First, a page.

The Colgate Scene ON-LINE

Beth, Gus and Andy in Maine's Acadia National Park. Photo courtest of Beth Meer and Andy Beers.
Andy Beers '83 and Beth Meer '80 are a Colgate couple with a twist. They met at Cornell.

It was while working on natural resource policy degrees in graduate school, far above Cayuga's waters, that Meer and Beers made a connection that flourishes today in New York's Capital District. Meer is balancing work with the state legislature and motherhood while Beers serves as director of conservation and government programs for the Nature Conservancy.

The Conservancy is an international nonprofit conservation organization known as a land protection group but, as Beers points out, "our mission is to protect the biodiverstiy of plants, animals and natural communities by conserving the land and water they need to survive."

With programs in every state, virtually all of Latin America and an expanding influence along the Pacific Rim, the Nature Conservancy was started by scientists 40 years ago in New York. Today New York has six chapters with a regional office in the Albany area that supports the work of 100 employees statewide.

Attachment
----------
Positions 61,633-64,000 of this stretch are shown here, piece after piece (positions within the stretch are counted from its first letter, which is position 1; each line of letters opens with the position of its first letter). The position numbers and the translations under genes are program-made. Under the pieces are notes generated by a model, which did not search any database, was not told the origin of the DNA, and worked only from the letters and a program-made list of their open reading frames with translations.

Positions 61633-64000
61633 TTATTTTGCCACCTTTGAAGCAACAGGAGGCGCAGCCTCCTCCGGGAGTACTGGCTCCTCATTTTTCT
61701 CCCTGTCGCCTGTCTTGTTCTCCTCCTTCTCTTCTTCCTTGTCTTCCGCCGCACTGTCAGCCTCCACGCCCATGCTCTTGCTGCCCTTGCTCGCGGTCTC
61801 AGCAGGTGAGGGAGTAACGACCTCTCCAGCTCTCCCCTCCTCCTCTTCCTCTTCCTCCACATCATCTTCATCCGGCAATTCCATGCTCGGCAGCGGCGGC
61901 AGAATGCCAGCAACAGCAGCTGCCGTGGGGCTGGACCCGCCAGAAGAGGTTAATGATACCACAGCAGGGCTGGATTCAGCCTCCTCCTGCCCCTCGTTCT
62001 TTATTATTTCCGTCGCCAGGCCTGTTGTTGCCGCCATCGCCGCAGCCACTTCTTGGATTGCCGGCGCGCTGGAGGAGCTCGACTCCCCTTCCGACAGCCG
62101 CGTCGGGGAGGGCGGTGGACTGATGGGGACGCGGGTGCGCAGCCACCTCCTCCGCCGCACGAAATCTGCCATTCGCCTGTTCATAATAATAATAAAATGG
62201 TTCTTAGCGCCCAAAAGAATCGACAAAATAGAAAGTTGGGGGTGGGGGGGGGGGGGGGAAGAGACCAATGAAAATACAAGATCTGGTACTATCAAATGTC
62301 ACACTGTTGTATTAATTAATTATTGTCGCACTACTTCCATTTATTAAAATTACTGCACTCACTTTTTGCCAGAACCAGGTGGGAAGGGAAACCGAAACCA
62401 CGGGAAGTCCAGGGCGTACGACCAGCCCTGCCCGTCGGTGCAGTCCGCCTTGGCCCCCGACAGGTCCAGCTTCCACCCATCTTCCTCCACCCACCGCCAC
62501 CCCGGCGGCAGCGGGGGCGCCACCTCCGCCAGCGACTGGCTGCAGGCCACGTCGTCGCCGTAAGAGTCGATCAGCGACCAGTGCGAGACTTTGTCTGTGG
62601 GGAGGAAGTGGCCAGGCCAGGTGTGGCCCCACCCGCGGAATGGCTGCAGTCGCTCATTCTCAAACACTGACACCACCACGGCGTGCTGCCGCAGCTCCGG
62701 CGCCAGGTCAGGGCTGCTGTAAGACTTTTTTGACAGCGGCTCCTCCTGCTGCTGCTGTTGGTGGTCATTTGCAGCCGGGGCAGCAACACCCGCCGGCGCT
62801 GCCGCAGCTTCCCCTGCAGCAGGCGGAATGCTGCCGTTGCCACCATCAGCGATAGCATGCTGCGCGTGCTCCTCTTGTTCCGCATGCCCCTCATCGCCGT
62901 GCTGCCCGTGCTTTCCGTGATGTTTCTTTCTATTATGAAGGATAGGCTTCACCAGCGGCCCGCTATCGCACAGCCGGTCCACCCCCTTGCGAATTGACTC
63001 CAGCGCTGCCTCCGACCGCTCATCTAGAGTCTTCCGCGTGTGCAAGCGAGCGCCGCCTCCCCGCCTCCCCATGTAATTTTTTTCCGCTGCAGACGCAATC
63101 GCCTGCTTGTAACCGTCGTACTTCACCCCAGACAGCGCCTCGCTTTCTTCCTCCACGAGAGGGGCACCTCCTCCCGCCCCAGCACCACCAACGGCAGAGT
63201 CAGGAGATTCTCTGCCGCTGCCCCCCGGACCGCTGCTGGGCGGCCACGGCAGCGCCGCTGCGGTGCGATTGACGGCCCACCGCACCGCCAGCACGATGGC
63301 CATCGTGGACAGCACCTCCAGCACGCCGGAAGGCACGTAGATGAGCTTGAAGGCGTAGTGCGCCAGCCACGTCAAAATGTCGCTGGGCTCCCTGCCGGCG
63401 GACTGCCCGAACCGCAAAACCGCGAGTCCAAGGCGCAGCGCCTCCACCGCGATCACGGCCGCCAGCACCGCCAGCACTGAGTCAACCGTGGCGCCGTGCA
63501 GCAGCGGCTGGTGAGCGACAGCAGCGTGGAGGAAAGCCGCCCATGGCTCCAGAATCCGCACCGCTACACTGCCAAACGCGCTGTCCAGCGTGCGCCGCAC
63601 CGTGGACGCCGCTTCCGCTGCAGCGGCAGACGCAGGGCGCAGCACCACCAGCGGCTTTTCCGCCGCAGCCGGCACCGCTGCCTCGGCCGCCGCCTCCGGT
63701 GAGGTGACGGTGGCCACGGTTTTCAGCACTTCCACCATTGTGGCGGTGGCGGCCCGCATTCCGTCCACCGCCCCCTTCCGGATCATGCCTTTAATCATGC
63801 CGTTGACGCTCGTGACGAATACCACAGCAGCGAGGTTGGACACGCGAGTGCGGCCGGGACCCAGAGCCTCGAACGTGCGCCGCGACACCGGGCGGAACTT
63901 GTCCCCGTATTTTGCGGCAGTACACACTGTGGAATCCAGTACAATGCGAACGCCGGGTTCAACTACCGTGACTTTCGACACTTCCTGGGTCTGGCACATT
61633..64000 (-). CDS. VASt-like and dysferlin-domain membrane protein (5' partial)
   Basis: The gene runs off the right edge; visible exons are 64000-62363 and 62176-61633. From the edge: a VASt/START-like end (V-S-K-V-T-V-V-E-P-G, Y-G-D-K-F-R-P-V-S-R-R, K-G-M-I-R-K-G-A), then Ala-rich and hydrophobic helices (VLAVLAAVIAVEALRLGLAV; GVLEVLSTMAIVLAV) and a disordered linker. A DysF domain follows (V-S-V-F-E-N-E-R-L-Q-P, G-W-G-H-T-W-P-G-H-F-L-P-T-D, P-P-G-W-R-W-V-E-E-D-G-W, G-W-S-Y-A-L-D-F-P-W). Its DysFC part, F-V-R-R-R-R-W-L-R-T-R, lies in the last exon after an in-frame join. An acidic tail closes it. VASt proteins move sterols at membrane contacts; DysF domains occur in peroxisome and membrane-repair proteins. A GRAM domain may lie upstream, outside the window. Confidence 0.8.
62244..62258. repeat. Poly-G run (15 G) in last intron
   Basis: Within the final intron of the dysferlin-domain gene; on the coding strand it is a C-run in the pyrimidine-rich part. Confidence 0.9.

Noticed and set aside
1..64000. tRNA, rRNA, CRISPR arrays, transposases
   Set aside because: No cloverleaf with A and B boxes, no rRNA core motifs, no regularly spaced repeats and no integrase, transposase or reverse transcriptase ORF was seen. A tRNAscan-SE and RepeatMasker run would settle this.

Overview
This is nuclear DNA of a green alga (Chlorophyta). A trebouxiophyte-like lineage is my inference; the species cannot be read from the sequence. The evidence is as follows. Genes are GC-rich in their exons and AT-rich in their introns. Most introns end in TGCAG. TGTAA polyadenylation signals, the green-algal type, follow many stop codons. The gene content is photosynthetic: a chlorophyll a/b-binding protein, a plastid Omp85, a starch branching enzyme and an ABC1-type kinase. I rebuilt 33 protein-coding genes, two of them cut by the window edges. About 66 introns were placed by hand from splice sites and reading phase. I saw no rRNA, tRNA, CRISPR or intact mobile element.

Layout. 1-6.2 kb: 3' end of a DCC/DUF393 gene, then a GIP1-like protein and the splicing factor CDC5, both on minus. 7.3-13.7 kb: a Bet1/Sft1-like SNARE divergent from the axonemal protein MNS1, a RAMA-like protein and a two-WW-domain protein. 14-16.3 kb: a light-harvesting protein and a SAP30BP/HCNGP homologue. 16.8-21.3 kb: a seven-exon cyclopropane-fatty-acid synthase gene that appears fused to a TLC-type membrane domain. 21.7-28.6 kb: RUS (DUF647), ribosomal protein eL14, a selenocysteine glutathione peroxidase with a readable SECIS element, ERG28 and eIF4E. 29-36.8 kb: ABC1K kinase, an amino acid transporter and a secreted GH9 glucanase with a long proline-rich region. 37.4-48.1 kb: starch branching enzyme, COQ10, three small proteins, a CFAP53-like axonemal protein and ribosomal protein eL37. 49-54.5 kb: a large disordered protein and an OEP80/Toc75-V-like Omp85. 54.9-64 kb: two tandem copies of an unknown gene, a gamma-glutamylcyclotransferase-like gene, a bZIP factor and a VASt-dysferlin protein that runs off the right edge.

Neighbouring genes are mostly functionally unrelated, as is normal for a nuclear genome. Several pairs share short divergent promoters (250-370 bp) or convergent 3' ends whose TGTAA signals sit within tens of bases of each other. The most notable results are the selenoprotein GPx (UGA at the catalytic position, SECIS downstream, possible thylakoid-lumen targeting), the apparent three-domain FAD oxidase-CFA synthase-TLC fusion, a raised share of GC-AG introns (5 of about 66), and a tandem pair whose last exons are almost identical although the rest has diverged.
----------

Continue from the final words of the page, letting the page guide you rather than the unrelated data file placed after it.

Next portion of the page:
Half of Beers' efforts are devoted to conservation planning, working with staff scientists and land protection specialists on strategies to preserve habitats for endangered plants and wildlife. "We are fairly focused," says Beers. "We don't do air pollution or hazardous waste and we don't work on energy issues. By design we are not confrontational. We are very much science driven." Taking an approach that is result oriented, the Nature Conservancy thrives on cooperative effort, problem solving and substantial amounts of education and training.

Supported by an enthusiastic membership and overseen by trustees who range from environmentalists to corporate and business leaders, the Nature Conservancy is responsible for the protection of more than 8 million acres nationally and owns 1,400 nature preserves. The organization also works with private landowners and public agencies to manage land in ways that are both feasible and sensitive to ecological management issues.